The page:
This guide has eleven (11) core points and assumes the following:
- You are an individual who wants to protect your personal computer which is not used for commercial purposes and will apply this standard in principle.
- You intend to practice good security habits even after implementing the controls in this guide.
- You are thinking critically and will implement specific solutions that are reputable, affordable, effective, and fit well with your lifestyle.
- You are solution focused, dislike procrastination and bureaucracy and aim to get things done.
1. What is Personal Device Security?
Personal Device security is using good security practices to protect the data on your portable computing device from anyone or anything with bad intentions. That includes protecting it from malicious software and people who you have not permitted to access your personal computer. Personal devices are considered to be things such as Laptops, Tablets, Smartphones, and Desktops.
2. Protect your digital possessions
2.1 Install anti-malware and internet protection software - Use a reputable all-in-one security software from a single company to avoid installing multiple separate applications from different companies. Use the help guide to configure your security software and frequently scan your device for malware and other threats. An excellent all-in-one security software usually comes with the following protections:
- Anti-malware scanner
- Email and spam protection (for incoming and outgoing messages)
- Firewall (Network and Web traffic)
- Browser security plugin (to check website’s reputation)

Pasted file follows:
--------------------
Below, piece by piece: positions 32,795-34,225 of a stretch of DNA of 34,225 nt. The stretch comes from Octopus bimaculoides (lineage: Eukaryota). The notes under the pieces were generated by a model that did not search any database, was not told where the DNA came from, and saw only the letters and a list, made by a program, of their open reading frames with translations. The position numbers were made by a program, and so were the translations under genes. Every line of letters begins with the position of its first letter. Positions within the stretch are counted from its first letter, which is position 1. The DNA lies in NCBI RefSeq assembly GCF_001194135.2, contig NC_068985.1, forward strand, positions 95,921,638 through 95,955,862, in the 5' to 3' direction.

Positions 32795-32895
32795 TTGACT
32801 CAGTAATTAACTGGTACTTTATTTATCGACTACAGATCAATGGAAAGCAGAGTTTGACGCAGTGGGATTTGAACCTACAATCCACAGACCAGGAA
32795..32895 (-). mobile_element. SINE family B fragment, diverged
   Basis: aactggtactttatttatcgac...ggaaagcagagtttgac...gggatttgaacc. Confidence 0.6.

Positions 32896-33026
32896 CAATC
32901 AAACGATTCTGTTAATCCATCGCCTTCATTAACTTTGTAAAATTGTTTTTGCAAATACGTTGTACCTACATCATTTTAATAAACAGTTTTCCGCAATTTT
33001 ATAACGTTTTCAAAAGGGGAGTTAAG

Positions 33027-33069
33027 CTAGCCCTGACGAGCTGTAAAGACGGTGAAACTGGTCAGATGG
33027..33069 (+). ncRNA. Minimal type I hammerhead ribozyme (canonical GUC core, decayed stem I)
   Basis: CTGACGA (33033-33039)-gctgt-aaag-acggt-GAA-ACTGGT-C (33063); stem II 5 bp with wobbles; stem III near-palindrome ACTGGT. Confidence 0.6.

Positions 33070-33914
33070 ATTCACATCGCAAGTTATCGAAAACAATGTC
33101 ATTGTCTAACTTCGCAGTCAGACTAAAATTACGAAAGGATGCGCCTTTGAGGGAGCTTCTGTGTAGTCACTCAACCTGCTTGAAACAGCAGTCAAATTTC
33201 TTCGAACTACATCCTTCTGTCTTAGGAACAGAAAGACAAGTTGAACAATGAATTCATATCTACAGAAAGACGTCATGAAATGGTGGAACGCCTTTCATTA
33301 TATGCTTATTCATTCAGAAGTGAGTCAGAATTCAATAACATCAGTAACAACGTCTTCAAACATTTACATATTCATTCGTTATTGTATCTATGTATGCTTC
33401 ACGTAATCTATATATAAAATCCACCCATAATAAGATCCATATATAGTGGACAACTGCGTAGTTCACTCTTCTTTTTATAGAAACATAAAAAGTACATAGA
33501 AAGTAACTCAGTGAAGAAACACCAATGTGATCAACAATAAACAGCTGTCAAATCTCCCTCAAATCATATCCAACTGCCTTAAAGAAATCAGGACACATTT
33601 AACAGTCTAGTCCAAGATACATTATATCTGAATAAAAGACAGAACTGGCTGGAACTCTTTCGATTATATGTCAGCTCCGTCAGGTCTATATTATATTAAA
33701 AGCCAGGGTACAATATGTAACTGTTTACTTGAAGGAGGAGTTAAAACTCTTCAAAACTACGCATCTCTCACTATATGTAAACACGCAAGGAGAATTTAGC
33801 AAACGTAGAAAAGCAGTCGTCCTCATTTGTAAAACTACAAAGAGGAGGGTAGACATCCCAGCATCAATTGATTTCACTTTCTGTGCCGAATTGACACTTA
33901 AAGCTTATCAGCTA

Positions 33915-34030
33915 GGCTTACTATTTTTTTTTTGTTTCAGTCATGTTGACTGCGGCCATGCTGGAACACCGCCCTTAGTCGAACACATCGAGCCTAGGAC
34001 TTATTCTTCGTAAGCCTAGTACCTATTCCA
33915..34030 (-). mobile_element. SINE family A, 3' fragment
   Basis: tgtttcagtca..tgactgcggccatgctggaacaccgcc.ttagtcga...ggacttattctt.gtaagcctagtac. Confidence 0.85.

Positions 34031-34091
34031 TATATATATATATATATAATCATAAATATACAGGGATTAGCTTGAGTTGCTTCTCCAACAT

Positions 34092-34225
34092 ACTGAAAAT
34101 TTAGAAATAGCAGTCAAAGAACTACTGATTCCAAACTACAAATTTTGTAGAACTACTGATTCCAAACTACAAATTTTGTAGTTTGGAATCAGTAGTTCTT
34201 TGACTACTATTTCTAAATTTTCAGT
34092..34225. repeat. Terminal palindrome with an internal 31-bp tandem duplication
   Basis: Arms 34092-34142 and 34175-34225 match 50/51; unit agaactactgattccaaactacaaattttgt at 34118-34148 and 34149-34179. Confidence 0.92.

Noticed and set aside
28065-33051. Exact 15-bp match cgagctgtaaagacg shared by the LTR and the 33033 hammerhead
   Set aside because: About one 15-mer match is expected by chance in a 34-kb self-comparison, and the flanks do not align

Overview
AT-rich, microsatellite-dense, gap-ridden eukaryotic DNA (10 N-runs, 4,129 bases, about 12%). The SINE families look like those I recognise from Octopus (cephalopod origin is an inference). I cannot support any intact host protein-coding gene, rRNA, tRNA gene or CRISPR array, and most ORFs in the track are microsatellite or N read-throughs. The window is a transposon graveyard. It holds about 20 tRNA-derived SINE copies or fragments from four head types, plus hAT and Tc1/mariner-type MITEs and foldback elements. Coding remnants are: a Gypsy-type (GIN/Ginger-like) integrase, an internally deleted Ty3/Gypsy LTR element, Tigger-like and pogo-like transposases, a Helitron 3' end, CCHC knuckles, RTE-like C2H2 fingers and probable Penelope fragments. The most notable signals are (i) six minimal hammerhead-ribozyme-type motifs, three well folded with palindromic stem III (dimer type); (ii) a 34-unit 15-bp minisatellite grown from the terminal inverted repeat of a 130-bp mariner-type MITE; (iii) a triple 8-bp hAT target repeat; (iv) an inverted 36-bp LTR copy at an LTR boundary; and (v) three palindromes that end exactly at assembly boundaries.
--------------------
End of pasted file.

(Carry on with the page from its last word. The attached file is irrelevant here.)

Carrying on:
- Parental Controls (to filter content for children)
- Automatic Updates (to identify new types malware)
2.2 Use strong and unique passwords -Always use long and complex passwords. If fingerprint access is available, consider using it to minimise the likelihood of someone spotting your password when typing. If you’re technical, then consider multi-factor authentication.
2.3 Protect your passwords - Use a password manager to help you create and protect strong passwords.
2.4 Browsing - If not a part of your selected security solution, install a website filter to block sites with a poor or bad reputation automatically. Some anti-malware from the point above come with a web filter protection.
2.5 Avoid portable storage - Always scan files from portable storage media (e.g. flash drives, and portable hard drives), especially if the drive is not yours. If you must, then use your security software to scan the portable drive, immediately after you plug it in. If your security software does not return any warnings and you feel comfortable about the files you’re accessing, then go ahead.
2.6 Check alerts - Pay attention to alerts/warnings from your installed security software and take smart actions. E.g. deleting a file flagged as malware or avoid visiting a site flagged as harmful. Be careful of online alerts that claim it detected something on your computer and needs to fix it.
2.7 Only install reputable software - This includes software you can run by themselves or software which is an add-on to another application such as browser plugins. Only install browser plugins from official app stores, and even then only install what you need.
2.8 Be extra sceptical of FREE stuff - To help avoid shady files piling up on your computer, minimise the suspiciously free items you download online. This includes software and others.
2.9 Avoid untrusted files - Only launch software and files you know are from reputable sources and safe. Check online reviews from legitimate sites if unsure.
2.10 Minimise sharing - Avoid or limit sharing your device with others at all costs. If you must share it, guests should log into a separate account which does not give them access to your data.
2.11 Educate yourself - Continuously try to learn basic things to help keep your computer free from malicious people and software.
Share the link to this standard with the management in your company to help them with their due diligence responsibilities.